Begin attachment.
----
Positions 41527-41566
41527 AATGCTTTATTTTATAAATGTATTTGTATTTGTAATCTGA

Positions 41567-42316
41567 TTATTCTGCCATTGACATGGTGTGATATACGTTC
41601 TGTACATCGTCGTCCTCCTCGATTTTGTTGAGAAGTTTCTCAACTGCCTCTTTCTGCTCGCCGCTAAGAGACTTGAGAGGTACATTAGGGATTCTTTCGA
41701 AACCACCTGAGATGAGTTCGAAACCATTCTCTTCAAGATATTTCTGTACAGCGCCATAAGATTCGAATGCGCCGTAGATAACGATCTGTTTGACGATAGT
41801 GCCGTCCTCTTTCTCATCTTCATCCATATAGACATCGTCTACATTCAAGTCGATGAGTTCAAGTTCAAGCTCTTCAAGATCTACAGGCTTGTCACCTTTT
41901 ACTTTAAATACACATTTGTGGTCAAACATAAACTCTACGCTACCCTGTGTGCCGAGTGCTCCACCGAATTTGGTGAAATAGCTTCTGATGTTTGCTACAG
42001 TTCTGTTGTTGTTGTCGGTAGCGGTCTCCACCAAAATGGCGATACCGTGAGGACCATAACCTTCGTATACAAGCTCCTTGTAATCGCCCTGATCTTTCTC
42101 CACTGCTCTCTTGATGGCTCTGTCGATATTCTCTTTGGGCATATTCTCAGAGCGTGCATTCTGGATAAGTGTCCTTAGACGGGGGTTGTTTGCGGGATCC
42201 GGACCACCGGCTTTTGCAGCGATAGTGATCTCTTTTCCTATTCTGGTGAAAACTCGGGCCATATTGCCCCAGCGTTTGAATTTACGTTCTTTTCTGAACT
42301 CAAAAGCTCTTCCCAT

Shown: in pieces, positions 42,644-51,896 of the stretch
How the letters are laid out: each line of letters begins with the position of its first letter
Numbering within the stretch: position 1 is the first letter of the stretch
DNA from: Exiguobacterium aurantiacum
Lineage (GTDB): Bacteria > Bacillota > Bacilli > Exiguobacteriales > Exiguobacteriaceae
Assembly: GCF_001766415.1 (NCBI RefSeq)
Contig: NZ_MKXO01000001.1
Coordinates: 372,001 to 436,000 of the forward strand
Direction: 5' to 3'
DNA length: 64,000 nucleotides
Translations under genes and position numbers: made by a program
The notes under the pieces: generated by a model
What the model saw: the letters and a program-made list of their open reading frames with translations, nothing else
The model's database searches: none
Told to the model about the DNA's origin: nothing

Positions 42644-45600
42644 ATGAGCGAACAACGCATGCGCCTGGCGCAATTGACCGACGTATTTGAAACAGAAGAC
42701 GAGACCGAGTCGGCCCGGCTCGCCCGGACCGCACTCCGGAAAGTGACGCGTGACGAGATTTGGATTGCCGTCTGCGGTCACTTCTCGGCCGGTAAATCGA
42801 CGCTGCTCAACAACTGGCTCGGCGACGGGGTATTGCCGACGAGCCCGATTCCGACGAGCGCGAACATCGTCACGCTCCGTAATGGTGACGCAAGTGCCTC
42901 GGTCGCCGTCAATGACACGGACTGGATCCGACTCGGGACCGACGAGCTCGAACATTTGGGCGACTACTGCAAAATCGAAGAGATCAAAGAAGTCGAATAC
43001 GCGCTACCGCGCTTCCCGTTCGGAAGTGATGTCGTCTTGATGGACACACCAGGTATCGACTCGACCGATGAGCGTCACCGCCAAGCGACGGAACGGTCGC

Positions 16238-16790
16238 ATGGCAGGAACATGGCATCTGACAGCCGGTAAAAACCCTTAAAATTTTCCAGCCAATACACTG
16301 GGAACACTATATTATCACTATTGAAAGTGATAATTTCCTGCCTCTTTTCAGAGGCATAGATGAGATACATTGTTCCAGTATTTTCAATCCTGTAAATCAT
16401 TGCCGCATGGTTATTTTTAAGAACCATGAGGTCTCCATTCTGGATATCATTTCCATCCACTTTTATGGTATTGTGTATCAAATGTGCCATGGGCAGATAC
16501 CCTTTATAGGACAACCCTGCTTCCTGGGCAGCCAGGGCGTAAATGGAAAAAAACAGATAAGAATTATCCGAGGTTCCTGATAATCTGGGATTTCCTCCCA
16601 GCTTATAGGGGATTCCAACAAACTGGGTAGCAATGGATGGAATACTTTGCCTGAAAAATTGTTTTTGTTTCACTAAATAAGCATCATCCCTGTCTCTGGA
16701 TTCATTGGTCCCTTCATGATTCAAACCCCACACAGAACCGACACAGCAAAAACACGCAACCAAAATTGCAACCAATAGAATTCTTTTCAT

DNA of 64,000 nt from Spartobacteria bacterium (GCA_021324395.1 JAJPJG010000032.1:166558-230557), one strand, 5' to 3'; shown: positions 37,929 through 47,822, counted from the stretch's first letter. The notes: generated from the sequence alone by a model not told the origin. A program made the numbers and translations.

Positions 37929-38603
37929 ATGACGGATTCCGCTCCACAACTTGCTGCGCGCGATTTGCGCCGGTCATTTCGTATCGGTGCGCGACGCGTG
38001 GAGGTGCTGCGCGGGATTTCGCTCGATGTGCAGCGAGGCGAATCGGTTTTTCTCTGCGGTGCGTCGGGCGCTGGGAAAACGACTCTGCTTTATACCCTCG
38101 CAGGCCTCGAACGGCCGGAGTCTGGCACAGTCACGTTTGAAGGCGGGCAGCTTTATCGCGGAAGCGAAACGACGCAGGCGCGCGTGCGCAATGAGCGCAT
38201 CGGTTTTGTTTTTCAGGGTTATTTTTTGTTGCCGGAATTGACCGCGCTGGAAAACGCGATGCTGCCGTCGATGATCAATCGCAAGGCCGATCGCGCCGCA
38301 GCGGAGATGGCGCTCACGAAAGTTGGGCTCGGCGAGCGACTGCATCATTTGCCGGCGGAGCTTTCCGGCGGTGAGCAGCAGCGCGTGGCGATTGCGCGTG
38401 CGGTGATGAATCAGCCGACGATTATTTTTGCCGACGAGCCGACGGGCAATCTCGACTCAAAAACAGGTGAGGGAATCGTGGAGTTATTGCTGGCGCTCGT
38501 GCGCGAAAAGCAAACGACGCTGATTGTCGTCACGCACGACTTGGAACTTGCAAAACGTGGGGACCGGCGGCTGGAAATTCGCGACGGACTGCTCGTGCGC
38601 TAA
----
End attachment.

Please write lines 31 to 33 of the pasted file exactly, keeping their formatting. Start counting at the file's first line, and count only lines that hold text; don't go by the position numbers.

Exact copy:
42801 CGCTGCTCAACAACTGGCTCGGCGACGGGGTATTGCCGACGAGCCCGATTCCGACGAGCGCGAACATCGTCACGCTCCGTAATGGTGACGCAAGTGCCTC
42901 GGTCGCCGTCAATGACACGGACTGGATCCGACTCGGGACCGACGAGCTCGAACATTTGGGCGACTACTGCAAAATCGAAGAGATCAAAGAAGTCGAATAC
43001 GCGCTACCGCGCTTCCCGTTCGGAAGTGATGTCGTCTTGATGGACACACCAGGTATCGACTCGACCGATGAGCGTCACCGCCAAGCGACGGAACGGTCGC